You tell one child to do something and they want to know what their brother or sister is going to do. They want to make sure they're not being asked to do more than the other child.

Jesus said, “Peter, mind your own business. Don't worry about what others are doing. Just be faithful to what God wants you to do in your life.”

Following the Lord is a full-time job. I don't have time to worry about everybody else's business. When we start trying to tend to everyone else's business, it always causes problems.

“Trouble in the Carpenter's Shop”

There was trouble in the carpenter's workshop and the tools were having a row.
One of them said, “It's the hammer's fault. He is much too noisy.”
“Nonsense,” the hammer protested, “I think the blame lies with the saw. He keeps
Going backwards and forwards all the time.”

The saw shouted, “I'm not to blame. I think it's the plane's fault. His work is too
shallow, he does nothing but just skim the surface.”
The plane objected loudly: “I think the real trouble lies with the screwdriver, always
going around in circles.”

“That's ridiculous,” the screwdriver said. “The trouble began with the ruler, because he is always measuring other people by his own standards.”
The ruler was furious. “Then what about the sandpaper? Surely, he is always rubbing people up the wrong way?”

“Why pick on me?” said the sandpaper, “I think you ought to blame the drill for being so boring.”
Just as the drill was about to protest, the carpenter came in and began to work.

Using every one of those tools, he eventually built a beautiful pulpit, from which the gospel of peace was eventually preached to thousands of people.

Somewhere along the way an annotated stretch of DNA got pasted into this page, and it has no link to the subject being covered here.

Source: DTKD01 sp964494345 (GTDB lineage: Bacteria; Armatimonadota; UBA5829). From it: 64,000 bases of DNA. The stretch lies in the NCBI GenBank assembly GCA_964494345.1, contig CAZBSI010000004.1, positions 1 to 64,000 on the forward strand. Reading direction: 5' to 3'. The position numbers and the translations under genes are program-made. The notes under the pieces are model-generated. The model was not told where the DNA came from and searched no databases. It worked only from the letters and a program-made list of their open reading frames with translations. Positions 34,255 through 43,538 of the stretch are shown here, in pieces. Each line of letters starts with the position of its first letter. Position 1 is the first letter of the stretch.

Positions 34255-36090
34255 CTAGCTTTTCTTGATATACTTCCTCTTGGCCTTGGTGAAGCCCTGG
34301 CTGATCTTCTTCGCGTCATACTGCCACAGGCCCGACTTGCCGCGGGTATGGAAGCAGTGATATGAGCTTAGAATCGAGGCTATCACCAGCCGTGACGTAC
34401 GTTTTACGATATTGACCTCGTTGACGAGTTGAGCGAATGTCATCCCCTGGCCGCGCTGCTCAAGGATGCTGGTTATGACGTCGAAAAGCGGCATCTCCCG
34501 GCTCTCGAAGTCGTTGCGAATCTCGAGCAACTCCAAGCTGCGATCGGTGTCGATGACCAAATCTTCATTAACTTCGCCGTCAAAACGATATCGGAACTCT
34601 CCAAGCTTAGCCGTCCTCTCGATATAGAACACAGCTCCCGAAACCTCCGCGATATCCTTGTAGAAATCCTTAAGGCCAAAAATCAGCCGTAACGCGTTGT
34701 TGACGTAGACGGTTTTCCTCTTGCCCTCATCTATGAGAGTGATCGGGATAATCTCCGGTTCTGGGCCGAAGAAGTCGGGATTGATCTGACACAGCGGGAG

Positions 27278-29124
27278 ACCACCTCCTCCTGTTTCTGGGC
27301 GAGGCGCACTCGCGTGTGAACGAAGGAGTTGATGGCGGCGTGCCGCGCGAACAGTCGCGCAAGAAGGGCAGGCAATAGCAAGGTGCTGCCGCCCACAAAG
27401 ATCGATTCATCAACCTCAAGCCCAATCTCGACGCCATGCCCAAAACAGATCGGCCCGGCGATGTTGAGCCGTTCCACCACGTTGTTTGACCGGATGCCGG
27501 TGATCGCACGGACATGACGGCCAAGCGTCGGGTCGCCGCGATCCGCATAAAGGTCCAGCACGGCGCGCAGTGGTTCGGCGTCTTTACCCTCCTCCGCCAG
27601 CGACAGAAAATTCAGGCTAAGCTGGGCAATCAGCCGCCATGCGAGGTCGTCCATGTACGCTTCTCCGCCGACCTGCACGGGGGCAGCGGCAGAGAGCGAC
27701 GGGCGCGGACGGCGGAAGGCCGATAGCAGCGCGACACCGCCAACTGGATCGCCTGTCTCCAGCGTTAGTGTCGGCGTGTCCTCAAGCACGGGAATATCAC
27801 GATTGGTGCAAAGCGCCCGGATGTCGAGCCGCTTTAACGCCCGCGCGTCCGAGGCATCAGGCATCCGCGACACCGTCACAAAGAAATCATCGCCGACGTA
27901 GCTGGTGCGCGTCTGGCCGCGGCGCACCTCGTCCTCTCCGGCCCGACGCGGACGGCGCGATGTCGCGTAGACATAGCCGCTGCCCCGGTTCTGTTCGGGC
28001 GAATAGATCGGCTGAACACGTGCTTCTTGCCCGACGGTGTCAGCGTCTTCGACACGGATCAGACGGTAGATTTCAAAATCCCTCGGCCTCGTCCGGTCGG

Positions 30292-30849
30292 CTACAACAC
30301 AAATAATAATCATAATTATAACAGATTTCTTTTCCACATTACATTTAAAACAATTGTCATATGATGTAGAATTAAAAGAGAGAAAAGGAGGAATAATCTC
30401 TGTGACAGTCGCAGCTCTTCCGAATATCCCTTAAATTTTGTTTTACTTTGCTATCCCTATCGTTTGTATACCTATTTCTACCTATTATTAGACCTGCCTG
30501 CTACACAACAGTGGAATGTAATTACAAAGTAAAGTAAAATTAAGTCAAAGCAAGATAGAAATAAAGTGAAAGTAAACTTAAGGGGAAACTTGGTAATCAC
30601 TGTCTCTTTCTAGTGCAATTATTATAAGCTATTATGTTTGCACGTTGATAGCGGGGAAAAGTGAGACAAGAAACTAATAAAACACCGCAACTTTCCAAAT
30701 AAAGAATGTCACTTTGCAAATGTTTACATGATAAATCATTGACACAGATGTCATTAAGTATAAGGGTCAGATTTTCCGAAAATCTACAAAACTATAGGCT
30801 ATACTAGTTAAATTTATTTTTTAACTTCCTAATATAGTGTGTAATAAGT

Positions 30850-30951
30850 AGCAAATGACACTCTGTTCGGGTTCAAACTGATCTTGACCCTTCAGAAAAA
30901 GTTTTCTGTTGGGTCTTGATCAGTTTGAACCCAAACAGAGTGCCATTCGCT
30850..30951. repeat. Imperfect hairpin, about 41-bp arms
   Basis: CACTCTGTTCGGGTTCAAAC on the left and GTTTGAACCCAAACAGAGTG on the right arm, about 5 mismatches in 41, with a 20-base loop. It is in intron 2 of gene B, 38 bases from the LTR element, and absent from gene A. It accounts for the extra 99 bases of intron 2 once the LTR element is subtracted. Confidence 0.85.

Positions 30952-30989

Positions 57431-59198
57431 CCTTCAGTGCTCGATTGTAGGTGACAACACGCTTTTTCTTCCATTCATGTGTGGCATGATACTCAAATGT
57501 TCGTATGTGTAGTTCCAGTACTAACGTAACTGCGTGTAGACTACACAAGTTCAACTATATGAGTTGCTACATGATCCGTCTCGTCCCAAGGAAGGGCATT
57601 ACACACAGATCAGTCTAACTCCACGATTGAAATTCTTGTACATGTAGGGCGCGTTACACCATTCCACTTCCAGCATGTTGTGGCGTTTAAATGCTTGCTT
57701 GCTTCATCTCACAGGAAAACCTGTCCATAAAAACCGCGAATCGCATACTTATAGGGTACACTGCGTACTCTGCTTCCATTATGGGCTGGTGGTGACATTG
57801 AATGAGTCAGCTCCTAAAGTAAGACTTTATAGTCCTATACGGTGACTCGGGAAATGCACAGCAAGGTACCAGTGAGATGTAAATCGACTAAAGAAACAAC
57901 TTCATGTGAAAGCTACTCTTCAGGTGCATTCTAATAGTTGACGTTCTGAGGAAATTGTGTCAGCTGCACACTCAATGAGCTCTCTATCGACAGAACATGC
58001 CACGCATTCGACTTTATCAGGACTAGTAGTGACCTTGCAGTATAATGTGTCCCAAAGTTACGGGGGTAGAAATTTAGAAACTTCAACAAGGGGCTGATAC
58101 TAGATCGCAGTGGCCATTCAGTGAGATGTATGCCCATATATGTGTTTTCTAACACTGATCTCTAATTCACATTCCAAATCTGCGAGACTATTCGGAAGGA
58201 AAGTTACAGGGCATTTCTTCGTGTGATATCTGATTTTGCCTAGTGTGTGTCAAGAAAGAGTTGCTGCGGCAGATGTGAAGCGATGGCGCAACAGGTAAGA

Jesus is saying to Peter, “Don't compare what I've called you to do with what I've called someone else to do.” The best way to waste time is to compare yourself with someone else.

God calls all of us to different kinds of service.

All are equally important – equally needful to the Kingdom of God.

• Peter – Fisher of Men – Evangelism
• Paul – Tentmaker – Building up the church of Christ
• John – Mending Nets – Restoration and giving assurance

III. Peter's Response to the Lord

Twice in this passage Jesus says to Peter, “Follow Me.” They are the words Peter heard when he first met Jesus. But Peter failed! Peter learned a valuable lesson that all of us need to learn: Past failures can be forgiven. It is Peter who writes, “Love covers a multitude of sins.” I Peter 4:8

Satan is going to kick you while you're down. Jesus will be there reaching out His hand to pick you up.

In 1937, the Golden Gate Bridge was completed, costing 77 million dollars. The work was done in two stages. The first stage was done slowly. Twenty-three men fell to their death. During the second stage, they put the world's largest net beneath the workers. The net cost 100,000 dollars. Ten men fell and were saved by the net and the work proceeded 25 percent faster. There is nothing like security to give life and hope. That's grace.

Grace gives God's people hope and security. We fail the Lord, but He does not disown us. In fact, we can learn lessons in failure that will make us more useful for the Lord.

Peter did live to be an old man and then suffered martyrdom under Nero. Eusebius said, “Peter first saw his wife crucified before his very eyes, and then, with a willing heart, he submitted himself to the
cross. But feeling unworthy to die in the same manner as his Lord, he asked to be crucified upside down instead.

What the Lord said to Peter, He says to each one of us, “Follow Me.” Are you following Him?

Acts 1:4, 8-9, 12-15; 2:1-8

It was Andrew, Simon Peter's brother, who introduced Peter to Jesus. John and Andrew saw John the Baptist point to Jesus and heard him say, “Behold, the Lamb of God who takes away the sins of the world.” John and Andrew followed Jesus and He changed their life. Andrew found Simon as soon as he could, told him of Jesus and the change He had made in his life and led him to where Jesus was.

Jesus looked at Simon and said, “You are Simon (unstable), but you shall become Peter, a rock.” For three years Jesus has been working with Peter, trying to develop a rock-like man. Peter failed often, but in those failures, Peter learned to be more rock-like.

Here in Acts 1 and 2, Peter finally became what Jesus said he would become – a rock.